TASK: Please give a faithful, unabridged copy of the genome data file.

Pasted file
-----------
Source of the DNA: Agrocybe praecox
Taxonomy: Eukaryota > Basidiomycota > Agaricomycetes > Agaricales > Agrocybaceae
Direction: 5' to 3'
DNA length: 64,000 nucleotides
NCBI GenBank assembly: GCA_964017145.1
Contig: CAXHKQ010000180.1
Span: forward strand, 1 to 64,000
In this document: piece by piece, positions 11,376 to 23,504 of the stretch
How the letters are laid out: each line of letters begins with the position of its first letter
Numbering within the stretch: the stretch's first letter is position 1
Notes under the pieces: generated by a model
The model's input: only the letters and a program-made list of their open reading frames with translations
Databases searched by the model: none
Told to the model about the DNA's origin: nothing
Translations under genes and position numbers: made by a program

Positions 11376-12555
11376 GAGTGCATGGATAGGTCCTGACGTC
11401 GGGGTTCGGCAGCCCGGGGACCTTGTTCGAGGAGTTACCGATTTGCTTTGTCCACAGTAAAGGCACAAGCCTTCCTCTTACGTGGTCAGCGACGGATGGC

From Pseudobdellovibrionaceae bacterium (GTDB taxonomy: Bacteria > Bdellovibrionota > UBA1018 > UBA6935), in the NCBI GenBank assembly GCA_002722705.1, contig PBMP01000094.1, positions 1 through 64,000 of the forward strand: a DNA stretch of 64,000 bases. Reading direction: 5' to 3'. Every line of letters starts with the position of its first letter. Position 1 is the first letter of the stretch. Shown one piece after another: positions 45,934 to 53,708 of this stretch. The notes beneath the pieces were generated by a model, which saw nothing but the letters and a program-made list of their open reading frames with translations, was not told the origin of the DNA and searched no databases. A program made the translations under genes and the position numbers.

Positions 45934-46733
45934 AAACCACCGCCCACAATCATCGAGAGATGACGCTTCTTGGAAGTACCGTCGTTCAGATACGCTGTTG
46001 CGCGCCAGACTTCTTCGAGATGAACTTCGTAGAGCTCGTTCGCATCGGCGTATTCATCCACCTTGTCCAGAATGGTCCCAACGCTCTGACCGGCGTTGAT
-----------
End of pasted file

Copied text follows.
Source of the DNA: Agrocybe praecox
Taxonomy: Eukaryota > Basidiomycota > Agaricomycetes > Agaricales > Agrocybaceae
Direction: 5' to 3'
DNA length: 64,000 nucleotides
NCBI GenBank assembly: GCA_964017145.1
Contig: CAXHKQ010000180.1
Span: forward strand, 1 to 64,000
In this document: piece by piece, positions 11,376 to 23,504 of the stretch
How the letters are laid out: each line of letters begins with the position of its first letter
Numbering within the stretch: the stretch's first letter is position 1
Notes under the pieces: generated by a model
The model's input: only the letters and a program-made list of their open reading frames with translations
Databases searched by the model: none
Told to the model about the DNA's origin: nothing
Translations under genes and position numbers: made by a program

Positions 11376-12555
11376 GAGTGCATGGATAGGTCCTGACGTC
11401 GGGGTTCGGCAGCCCGGGGACCTTGTTCGAGGAGTTACCGATTTGCTTTGTCCACAGTAAAGGCACAAGCCTTCCTCTTACGTGGTCAGCGACGGATGGC

From Pseudobdellovibrionaceae bacterium (GTDB taxonomy: Bacteria > Bdellovibrionota > UBA1018 > UBA6935), in the NCBI GenBank assembly GCA_002722705.1, contig PBMP01000094.1, positions 1 through 64,000 of the forward strand: a DNA stretch of 64,000 bases. Reading direction: 5' to 3'. Every line of letters starts with the position of its first letter. Position 1 is the first letter of the stretch. Shown one piece after another: positions 45,934 to 53,708 of this stretch. The notes beneath the pieces were generated by a model, which saw nothing but the letters and a program-made list of their open reading frames with translations, was not told the origin of the DNA and searched no databases. A program made the translations under genes and the position numbers.

Positions 45934-46733
45934 AAACCACCGCCCACAATCATCGAGAGATGACGCTTCTTGGAAGTACCGTCGTTCAGATACGCTGTTG
46001 CGCGCCAGACTTCTTCGAGATGAACTTCGTAGAGCTCGTTCGCATCGGCGTATTCATCCACCTTGTCCAGAATGGTCCCAACGCTCTGACCGGCGTTGAT